Food safety is of significant concern to consumers and is a major issue for the food industry. As such, the industry is aware of the importance of safety assessments of starters used in the production of fermented foods. Coagulase-negative staphylococci (CNS) are the predominant bacteria found in fermented foods worldwide. Because of this, food-derived CNS are used as starters for cheese and meat fermentation, and have been investigated for use as starters in soybean fermentation. Although food-derived CNS are generally considered non-pathogenic, their safety remains uncertain following the isolation of CNS from skin infections in humans and animals, and because they belong to the same genus as the highly pathogenic species Staphylococcus aureus. This review explores what is known about the safety of food-derived CNS, focusing on antibiotic resistance, enterotoxin genes, and biogenic amine production, to aid in the selection of starter candidates.
Staphylococci, which are identified under the microscope by the formation of irregular grape-like clusters of cells, are Gram-positive, facultatively anaerobic, catalase-positive, non-motile, and non-spore-forming bacteria with a high tolerance for salt (most strains survive in the presence of 10% NaCl) (Chapman, 1945; Götz et al., 2006). They are part of the normal microbiota of the skin and mucous membranes of both humans and animals, and are also ubiquitously distributed in a variety of niches, including soil, water, and air, as well as various foodstuffs (Coton et al., 2010b; Götz et al., 2006; Irlinger, 2008).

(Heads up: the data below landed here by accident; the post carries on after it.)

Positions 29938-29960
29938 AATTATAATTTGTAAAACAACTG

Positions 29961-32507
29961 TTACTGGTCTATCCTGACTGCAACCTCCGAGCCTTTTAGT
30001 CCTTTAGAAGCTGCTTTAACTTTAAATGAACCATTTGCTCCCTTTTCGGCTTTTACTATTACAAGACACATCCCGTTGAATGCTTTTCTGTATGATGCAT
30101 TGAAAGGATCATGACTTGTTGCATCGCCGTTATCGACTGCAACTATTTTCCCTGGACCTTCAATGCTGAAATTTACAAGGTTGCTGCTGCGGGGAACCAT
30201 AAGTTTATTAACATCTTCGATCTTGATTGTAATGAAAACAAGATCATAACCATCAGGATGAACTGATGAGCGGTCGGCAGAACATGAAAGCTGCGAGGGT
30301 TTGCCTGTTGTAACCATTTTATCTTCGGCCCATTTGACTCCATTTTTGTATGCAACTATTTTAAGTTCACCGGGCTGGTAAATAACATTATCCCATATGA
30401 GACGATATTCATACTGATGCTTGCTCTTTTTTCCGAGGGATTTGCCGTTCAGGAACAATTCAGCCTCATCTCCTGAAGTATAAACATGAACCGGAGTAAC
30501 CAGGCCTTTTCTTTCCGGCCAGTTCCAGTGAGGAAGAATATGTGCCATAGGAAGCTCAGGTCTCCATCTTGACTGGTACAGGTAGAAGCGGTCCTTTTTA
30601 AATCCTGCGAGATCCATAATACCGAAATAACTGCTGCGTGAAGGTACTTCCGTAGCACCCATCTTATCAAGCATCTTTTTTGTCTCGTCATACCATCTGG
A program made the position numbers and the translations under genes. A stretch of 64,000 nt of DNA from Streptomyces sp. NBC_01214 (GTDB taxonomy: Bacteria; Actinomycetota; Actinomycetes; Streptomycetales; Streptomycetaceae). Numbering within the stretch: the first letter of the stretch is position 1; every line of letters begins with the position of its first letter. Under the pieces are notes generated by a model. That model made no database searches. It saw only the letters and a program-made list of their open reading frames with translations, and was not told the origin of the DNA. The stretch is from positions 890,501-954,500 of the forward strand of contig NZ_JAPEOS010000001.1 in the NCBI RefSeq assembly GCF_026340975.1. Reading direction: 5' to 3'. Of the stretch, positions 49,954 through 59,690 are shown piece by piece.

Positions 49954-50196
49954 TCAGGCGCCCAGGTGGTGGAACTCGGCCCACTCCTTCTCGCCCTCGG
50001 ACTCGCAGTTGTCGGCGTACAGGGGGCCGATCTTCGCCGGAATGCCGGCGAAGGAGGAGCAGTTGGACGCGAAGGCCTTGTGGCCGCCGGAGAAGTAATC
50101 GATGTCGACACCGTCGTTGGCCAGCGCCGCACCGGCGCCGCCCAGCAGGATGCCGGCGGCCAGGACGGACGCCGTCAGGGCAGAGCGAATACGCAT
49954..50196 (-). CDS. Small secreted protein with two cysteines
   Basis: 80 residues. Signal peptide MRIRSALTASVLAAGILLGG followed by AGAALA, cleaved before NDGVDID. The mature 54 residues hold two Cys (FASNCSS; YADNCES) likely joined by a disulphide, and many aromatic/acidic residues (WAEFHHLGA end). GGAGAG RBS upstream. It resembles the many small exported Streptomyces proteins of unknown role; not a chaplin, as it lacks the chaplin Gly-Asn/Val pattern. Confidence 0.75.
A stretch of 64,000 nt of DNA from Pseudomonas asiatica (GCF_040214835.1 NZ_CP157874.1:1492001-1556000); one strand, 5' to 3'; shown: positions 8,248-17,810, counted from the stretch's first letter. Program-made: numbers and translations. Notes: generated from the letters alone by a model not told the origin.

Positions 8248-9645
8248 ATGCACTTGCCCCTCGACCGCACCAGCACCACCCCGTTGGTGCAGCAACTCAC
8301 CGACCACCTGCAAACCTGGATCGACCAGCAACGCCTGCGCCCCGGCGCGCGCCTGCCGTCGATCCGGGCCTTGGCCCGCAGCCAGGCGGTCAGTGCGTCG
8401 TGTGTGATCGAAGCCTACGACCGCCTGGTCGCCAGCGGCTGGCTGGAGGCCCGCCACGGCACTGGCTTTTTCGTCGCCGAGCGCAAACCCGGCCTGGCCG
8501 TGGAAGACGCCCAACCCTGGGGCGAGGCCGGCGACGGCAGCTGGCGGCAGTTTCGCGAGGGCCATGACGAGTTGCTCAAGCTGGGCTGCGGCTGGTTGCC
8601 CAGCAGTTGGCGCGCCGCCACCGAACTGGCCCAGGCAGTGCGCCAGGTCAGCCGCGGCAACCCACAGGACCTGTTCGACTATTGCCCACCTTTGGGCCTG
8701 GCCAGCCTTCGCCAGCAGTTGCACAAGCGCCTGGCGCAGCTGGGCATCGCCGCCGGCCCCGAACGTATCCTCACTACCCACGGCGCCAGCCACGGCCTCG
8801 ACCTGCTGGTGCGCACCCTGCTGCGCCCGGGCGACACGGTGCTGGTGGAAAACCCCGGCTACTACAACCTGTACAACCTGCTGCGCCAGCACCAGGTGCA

Staphylococci are classified as either coagulase-positive or coagulase-negative based on their ability to produce coagulase. Coagulase production is considered a virulence factor in staphylococci because it is associated with escape from phagocytic cells. Generally, coagulase-positive staphylococci (CPS) are pathogenic and/or toxigenic and are capable of causing infections such as pneumonia and food poisoning (Archer, 1998). Staphylococcus aureus is the representative CPS species and is a well-known virulent pathogen (Tong et al., 2015). In contrast, coagulase-negative staphylococci (CNS) are generally considered benign, despite some species (Staphylococcus epidermidis, Staphylococcus haemolyticus, and Staphylococcus saprophyticus) occasionally causing opportunistic infections (Kacica et al., 1994; Natoli et al., 2009; Widerstrom et al., 2012). As a result, few studies have examined the virulence of CNS species associated with fermented foods, such as Staphylococcus carnosus, Staphylococcus equorum, and Staphylococcus xylosus.
CNS reportedly contribute to the sensory properties of fermented foods, including color, aroma, and taste. As such, they are often used as starter cultures for meat and cheese fermentation to enhance color and flavor development (Brigante et al., 2008; Hugas and Monfort, 1997; Irlinger, 2008; Leroy et al., 2006; Schleifer et al. 2009). CNS have also been isolated from seafood- and soybean-based foods fermented at high-salt concentrations (Guan et al., 2011; Jeong et al., 2014a, 2014b), and Staphylococcus succinus was reported to produce species-specific volatile compounds during soybean fermentation when used as a starter culture (Jeong et al., 2017a, 2019). Despite their contribution to the sensory properties of fermented foods, CNS have not gained the qualified presumption of safety (QPS) status for use in food and feed in the European Union (EFSA, 2016). This lack of acknowledgement as food-safe microorganisms in the European Union and undocumented usage history in Korea hinders the introduction of CNS for use in fermentation in Korean food production. In this review, we explore the possibility of using CNS as starter cultures by comparing the safety of CNS species from different origins, and also examine the roles of CNS during fermentation.